Excess moisture from rain on unprotected surfaces can oversaturate fresh lime mortar, slowing curing, inhibiting carbonation and potentially leading to leaching of binder – washout of unset lime. This can result in weaker mortar, patchy finishes, friable sandy mortar and lime staining from leaching onto masonry.

Low temperatures can halt curing of lime mortar and lead to frost damage failure. Non-hydraulic limes – putty mortars, pure quicklime mortars, lime washes, require an effective minimum curing temperature of 10oC to cure. Below this temperature no carbonation will occur, it is also important to remember carbonation of non-hydraulic mortars occurs from the surface in; the surface can set while the mortar behind remains soft. Hydraulic limes such as NHLs require an effective minimum curing temperature of 5oC, below this no set will occur.

Any temperatures below 0oC can cause permanent freeze thaw damage failure to new lime mortar. Moisture in the mortar will freeze and expand, breaking the internal structure of mortar. This will cause cracking, debonding, a weak friable surface or wholesale failure of the mortar.

Irish weather conditions pose potential problems to lime mortar at all times of the year and as such there is no season when fresh lime work can be left exposed without the risk of damage before it is sufficiently cured. During warmer periods fabric such as dampened hessian can control the moisture level while protecting from excessive heat. During cold temperature sufficient protection to prevent temperatures dropping below 0oC is required. On masonry frost blankets can be used, on facades scaffolding should be fully enclosed with enough material to protect from frost, if necessary artificial heating can be introduced inside the scaffolding.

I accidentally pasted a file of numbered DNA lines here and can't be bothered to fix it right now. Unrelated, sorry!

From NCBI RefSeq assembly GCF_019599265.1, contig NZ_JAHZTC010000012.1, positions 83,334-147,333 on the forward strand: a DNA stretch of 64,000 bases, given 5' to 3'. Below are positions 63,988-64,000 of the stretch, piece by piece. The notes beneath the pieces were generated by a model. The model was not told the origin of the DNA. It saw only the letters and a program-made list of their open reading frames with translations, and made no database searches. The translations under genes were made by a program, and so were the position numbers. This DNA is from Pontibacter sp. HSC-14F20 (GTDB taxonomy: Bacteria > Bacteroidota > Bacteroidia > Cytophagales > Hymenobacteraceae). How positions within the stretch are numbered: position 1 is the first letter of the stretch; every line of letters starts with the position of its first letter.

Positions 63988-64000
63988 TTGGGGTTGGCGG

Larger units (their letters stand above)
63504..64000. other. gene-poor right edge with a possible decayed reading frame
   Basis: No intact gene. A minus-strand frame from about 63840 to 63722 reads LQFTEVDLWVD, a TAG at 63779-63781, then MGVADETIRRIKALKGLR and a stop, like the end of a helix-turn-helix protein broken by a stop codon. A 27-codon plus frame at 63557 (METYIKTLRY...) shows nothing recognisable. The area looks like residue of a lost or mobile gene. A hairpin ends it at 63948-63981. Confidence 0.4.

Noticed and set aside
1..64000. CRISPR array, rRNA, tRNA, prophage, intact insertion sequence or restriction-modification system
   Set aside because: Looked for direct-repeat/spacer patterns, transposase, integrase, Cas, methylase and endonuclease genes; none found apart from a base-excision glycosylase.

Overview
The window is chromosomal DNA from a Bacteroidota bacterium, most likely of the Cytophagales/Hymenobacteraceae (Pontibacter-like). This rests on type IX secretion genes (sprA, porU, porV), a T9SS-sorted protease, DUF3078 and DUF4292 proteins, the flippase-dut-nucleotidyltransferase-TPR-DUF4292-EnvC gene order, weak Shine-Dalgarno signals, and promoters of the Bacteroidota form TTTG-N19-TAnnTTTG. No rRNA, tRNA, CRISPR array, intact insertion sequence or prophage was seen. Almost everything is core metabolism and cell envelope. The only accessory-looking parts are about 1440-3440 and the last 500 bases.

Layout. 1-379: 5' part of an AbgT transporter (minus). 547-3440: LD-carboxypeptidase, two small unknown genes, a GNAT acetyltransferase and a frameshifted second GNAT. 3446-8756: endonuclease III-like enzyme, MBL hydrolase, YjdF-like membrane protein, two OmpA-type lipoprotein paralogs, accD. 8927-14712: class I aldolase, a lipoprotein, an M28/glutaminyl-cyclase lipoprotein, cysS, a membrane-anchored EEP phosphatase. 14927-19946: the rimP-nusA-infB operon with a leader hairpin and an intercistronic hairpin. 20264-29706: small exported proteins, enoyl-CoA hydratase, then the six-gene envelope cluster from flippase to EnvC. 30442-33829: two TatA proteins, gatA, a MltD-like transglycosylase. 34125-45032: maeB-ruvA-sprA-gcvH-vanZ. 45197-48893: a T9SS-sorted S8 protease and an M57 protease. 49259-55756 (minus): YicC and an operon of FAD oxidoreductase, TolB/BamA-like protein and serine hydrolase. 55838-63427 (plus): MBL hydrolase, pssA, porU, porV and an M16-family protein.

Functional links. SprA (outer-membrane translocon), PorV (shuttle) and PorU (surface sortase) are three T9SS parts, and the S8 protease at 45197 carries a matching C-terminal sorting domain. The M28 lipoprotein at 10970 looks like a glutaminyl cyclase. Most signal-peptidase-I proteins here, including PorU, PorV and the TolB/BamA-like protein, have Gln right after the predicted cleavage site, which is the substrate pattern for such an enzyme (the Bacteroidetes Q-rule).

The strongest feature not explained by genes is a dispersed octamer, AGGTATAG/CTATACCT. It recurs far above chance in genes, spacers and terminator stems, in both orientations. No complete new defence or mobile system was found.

It is also important to remember that lower temperatures slow curing time, increasing the length of time protection required. During the summer months generally at least two weeks are required before a moderate natural hydraulic lime mortar is robust enough to withstand environmental conditions. During winter months this time is increased significantly possibly out to months; if the temperature remains below 5oC no curing can be expected to occur at all.

Here are further detailed guidelines for protection and curing of new lime mortars from St. Astier and guidelines from the Building Limes Forum Ireland regarding frost protection.

How long can lime be stored?

Most bagged, hydrated lime has a shelf life of 12 months once kept dry and sealed. Once opened bags should be used straight away or resealed so as to be airtight. Some premixed lime mortars with additives may have a shorter shelf life.

Lime putty will last indefinitely once kept underwater and airtight. For most uses the older the putty the better the finish will be achieved. Lime putty should however be protected from frost whilst stored.

Further Reading

A full set of comprehensive guidelines for working with lime mortars can be found in the guidelines section of St. Astier's website; http://www.stastier.co.uk/guides.htm